• 45. 45 Analgesic • Pronounced –(an-al-JEE-sik) • General definition – Relieves pain • Example: acetylsalicylic acid, aspirin, Bayer Children’s Aspirin
  • 46. 46 Anesthetic • Pronounced – (an-ess-THET-ik) • General definition – Partially or completely numbs or eliminates sensitivity with or without loss of consciousness • Example: lidocaine (Xylocaine)
  • 47. 47 Antiarrhythmic • Pronounced – (an-tee-ah-RITH-mik) • General definition – Corrects cardiac arrhythmias (irregular beats) • Example: digoxin (Lanoxin)
  • 48. 48 Antibiotic (Anti-infective) • Pronounced – (an-tih-BYE-ot-ik) • General definition – Stops or controls growth of infection-causing microorganisms • Example: phenoxymethyl-penicillin sodium (Pen- Vee-K, Penicillin VK, Veetids, V-Cillin K)
  • 49. 49 Anticoagulant • Pronounced – (an-ti-koh-AG-yoo-lant) • General definition – Prevents clot continuation and formation • Example: warfarin sodium (Coumadin)
  • 50. 50 Anticonvulsant • Pronounced – (an-tih-kon-VULL-sant) • General definition – Prevents or relieves convulsions (seizures) • Example: clonazepam (Klonopin)
  • 51. 51 Antidepressant • Pronounced – (an-tih-dee-PRESS-ant) • General definition – Prevents, cures, or alleviates mental depression • Example: amitriptyline hydrochloride (Elavil, Amitril)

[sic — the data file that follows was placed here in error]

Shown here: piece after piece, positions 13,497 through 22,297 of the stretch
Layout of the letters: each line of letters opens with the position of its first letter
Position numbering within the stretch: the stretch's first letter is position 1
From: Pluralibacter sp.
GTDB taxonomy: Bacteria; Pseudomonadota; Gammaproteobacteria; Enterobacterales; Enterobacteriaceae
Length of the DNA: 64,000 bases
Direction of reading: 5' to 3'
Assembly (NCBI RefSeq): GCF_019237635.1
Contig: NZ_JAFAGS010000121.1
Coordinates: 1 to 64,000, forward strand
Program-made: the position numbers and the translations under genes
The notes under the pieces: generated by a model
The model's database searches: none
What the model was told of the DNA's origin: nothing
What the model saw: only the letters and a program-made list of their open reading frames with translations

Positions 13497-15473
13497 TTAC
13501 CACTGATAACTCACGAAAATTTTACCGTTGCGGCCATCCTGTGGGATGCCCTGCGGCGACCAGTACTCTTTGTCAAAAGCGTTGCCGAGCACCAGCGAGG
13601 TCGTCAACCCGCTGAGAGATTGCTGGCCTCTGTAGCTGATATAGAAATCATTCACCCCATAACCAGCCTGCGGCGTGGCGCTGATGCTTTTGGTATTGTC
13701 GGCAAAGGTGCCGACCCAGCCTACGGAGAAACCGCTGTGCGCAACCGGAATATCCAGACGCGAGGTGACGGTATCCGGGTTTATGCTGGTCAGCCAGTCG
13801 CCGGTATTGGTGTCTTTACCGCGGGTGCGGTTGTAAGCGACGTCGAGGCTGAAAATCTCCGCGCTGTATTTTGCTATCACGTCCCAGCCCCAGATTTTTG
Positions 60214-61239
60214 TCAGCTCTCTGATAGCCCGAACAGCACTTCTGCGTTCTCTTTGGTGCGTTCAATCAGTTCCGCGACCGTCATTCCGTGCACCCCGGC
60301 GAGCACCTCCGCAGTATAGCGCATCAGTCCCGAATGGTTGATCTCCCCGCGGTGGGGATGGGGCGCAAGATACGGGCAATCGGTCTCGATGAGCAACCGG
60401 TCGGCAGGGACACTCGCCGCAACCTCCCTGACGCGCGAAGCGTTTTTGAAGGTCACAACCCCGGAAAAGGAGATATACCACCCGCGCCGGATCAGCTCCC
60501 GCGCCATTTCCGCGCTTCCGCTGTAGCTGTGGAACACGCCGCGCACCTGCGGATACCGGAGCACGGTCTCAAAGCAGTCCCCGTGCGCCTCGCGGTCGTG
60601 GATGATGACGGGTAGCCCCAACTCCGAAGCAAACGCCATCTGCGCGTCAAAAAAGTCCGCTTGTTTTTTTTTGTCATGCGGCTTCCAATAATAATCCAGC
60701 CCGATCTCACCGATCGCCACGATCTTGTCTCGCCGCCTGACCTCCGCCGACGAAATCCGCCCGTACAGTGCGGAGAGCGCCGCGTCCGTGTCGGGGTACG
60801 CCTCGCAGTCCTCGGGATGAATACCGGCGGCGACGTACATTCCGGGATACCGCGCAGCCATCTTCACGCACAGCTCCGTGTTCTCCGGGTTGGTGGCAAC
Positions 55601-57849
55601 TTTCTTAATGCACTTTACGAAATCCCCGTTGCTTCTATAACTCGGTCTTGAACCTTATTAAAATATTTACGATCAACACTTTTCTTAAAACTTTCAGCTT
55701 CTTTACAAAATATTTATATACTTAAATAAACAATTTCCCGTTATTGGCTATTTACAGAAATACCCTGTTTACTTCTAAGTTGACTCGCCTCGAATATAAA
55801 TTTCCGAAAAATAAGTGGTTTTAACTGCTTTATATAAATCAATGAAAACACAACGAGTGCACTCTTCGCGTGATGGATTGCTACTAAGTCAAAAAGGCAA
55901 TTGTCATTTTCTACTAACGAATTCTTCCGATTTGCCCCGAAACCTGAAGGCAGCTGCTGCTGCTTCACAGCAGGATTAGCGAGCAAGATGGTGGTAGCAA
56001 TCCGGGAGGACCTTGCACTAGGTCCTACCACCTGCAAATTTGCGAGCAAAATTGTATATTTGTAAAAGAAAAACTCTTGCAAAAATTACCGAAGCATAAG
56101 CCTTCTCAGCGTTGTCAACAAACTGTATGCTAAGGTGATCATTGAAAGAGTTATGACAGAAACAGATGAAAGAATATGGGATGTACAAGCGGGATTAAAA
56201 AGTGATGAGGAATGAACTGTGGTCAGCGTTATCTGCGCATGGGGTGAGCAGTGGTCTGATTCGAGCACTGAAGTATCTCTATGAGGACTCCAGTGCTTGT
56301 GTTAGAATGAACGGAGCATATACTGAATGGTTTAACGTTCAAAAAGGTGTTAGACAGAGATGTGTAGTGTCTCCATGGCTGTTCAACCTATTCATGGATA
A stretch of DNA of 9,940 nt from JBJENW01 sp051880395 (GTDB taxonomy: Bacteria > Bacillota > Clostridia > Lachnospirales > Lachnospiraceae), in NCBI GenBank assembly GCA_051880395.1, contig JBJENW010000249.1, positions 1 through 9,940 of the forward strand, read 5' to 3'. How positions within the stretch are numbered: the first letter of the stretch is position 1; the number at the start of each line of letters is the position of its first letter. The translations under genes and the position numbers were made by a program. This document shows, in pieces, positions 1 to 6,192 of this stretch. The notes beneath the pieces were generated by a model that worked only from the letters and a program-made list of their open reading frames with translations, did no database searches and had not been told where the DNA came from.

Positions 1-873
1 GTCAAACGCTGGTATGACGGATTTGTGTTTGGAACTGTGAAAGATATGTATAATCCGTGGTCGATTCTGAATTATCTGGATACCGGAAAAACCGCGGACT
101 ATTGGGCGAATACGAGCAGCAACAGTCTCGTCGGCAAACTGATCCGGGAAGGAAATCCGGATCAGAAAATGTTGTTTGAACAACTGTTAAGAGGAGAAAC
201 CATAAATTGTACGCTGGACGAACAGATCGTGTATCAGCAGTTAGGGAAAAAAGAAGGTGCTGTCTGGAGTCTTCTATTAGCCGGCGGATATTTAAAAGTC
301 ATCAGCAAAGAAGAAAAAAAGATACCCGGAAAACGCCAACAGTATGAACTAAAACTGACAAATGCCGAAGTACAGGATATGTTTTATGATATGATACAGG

• 52. 52 Antidiabetic • Pronounced – (an-tih-dye-ah-BET-ik) • General definition – Helps control the blood sugar level • Example: metformin (Glucophage)
  • 53. 53 Antidiarrheal • Pronounced – (an-tih-dye-ah-REE-ul) • General definition – Prevents or treats diarrhea • Example: loperamide hydrochloride (Imodium)
  • 54. 54 Antidiuretic • Pronounced – (an-tih-dye-yoo-REH-tic) • General definition – Suppresses the formation of urine • Example: vasopressin (Pitressin)
  • 55. 55 Antiemetic • Pronounced – (an-tih-ee-MET-ik) • General definition – Prevents or relieves nausea and vomiting • Example: meclizine hydrochloride (Bonine, Dramamine II, Antivert)
  • 56. 56 Antifungal • Pronounced – (an-tih-FUNG-gal) • General definition – Destroys or inhibits the growth of fungi • Example: fluconazole (Diflucan)
  • 57. 57 Antihistamine • Pronounced – (an-tih-HISS-tah-meen) • General definition – Opposes action of histamine, released in allergic reactions • Example: cetirizine (Zyrtec)
  • 58. 58 Antihypertensive • Pronounced – (an-tih-high-per-TEN-siv) • General definition – Prevents or controls high blood pressure • Example: nadolol (Corgard)
  • 59. 59 Anti-infective (Antibiotic) • Pronounced – (an-tih-in-FEK-tiv) • General definition – Stops or controls the growth of infection- causing microorganisms • Example: amoxycillin (Amoxil, Polymox)
  • 60. 60 Anti-Inflammatory • Pronounced – (an-tih-in-FLAM-ah-toh-ree) • General definition – Counteracts inflammation in body • Example: naproxen sodium (Anaprox, Aleve)
  • 61. 61 Antineoplastic • Pronounced – (an-tih-nee-oh-PLASS-tik) • General definition – Prevents development, growth, or reproduction of cancerous cells • Example: fluorouracil (Adrucil)